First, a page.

Naloxegol was shown to maintain adequate opioid analgesia over a 12-week treatment course, while relieving opioid-induced constipation, in a recent study published in Pain Practice.1

In two phase 3 studies ( identifiers: NCT01309841 for KODIAC-04 [n=652] and NCT01323790 for KODIAC-05 [n=700]), researchers evaluated the safety and efficacy of oral naloxegol 12.5 mg or 25 mg over 12 weeks in adults with chronic noncancer pain and confirmed opioid-induced constipation. To determine whether adequate opioid analgesia was maintained throughout the treatment, pain levels were assessed daily on an 11-point Numeric Rating Scale. Mean weekly pain scores were calculated and used for analysis.

Mean baseline pain scores across groups ranged from 4.5 to 4.8 for KODIAC-04 and KODIAC-05. In the KODIAC-04 trial, mean changes in pain scores from baseline were not significantly different for naloxegol 12.5 mg (mean±SD: -0.3±1.05; P =.77) or for naloxegol 25 mg (0.2±0.95; P =.84) compared with placebo (-0.2±1.07). Similarly, in the KODIAC-05 trial, no significant difference was noted for naloxegol 12.5 mg (-0.1±0.87; P =.74) and naloxegol 25 mg (0.0±1.18; P =.57) compared with placebo (-0.1±0.94).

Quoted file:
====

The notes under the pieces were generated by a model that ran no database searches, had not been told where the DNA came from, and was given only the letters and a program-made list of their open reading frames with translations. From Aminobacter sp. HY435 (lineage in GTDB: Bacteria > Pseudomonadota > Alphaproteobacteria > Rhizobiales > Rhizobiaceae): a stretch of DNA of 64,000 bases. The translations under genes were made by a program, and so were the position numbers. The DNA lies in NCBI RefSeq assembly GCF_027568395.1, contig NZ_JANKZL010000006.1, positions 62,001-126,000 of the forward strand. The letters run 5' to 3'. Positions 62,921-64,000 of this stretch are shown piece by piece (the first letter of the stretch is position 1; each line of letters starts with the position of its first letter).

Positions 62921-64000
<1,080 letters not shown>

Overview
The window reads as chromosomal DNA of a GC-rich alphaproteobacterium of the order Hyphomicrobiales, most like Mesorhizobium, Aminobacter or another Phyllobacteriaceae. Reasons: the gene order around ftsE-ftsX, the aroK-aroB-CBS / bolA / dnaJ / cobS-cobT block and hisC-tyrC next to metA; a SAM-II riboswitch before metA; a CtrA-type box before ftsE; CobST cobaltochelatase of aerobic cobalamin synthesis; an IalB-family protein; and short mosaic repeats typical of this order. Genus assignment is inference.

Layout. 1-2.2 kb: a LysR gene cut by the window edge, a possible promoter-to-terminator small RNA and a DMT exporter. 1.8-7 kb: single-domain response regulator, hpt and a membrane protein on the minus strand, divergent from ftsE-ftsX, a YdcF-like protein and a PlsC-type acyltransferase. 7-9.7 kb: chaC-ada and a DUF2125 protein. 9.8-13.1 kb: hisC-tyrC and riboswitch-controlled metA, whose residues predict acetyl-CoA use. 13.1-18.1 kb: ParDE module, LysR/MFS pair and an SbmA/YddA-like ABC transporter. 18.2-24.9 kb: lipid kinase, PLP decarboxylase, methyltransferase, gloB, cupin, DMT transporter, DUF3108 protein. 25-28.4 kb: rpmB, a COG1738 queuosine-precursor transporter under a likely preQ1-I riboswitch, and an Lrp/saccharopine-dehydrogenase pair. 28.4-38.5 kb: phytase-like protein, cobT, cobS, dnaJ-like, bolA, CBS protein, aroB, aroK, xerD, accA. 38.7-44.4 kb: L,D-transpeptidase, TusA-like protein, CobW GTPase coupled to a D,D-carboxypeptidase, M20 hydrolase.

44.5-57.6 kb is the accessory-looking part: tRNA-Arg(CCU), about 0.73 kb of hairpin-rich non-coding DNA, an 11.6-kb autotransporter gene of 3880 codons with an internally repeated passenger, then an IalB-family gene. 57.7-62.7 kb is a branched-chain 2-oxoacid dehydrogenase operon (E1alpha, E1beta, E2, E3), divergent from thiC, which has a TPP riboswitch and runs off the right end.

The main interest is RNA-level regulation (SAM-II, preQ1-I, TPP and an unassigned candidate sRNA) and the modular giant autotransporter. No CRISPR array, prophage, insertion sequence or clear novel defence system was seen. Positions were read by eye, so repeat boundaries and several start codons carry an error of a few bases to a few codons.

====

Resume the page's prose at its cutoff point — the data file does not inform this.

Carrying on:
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Changes in mean daily opioid doses from baseline were not significantly different for the naloxegol groups compared with placebo in KODIAC-04 or in KODIAC-05.

During the studies, changes in patients’ maintenance doses were uncommon. Reasons for changes were similar across groups, with the most common reason being inadequate pain control.

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Andrew Fariello, PharmD, Vice President of US Medical Affairs at AstraZeneca, explained that the study results are “consistent with the peripheral site of action of naloxegol.” He concluded that “naloxegol does not have a clinically relevant effect on patient-reported pain levels or mean daily opioid dose in patients with non-cancer pain and [opioid-induced constipation]. In parallel, changes in maintenance opioid dose were few and not clinically relevant.”

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Webster L, Diva U, Tummala R, Sostek M. Treatment with naloxegol versus placebo: Pain assessment in patients with noncancer pain and opioid-induced constipation [published online September 12, 2017]. Pain Pract. doi: 10.1111/papr.12640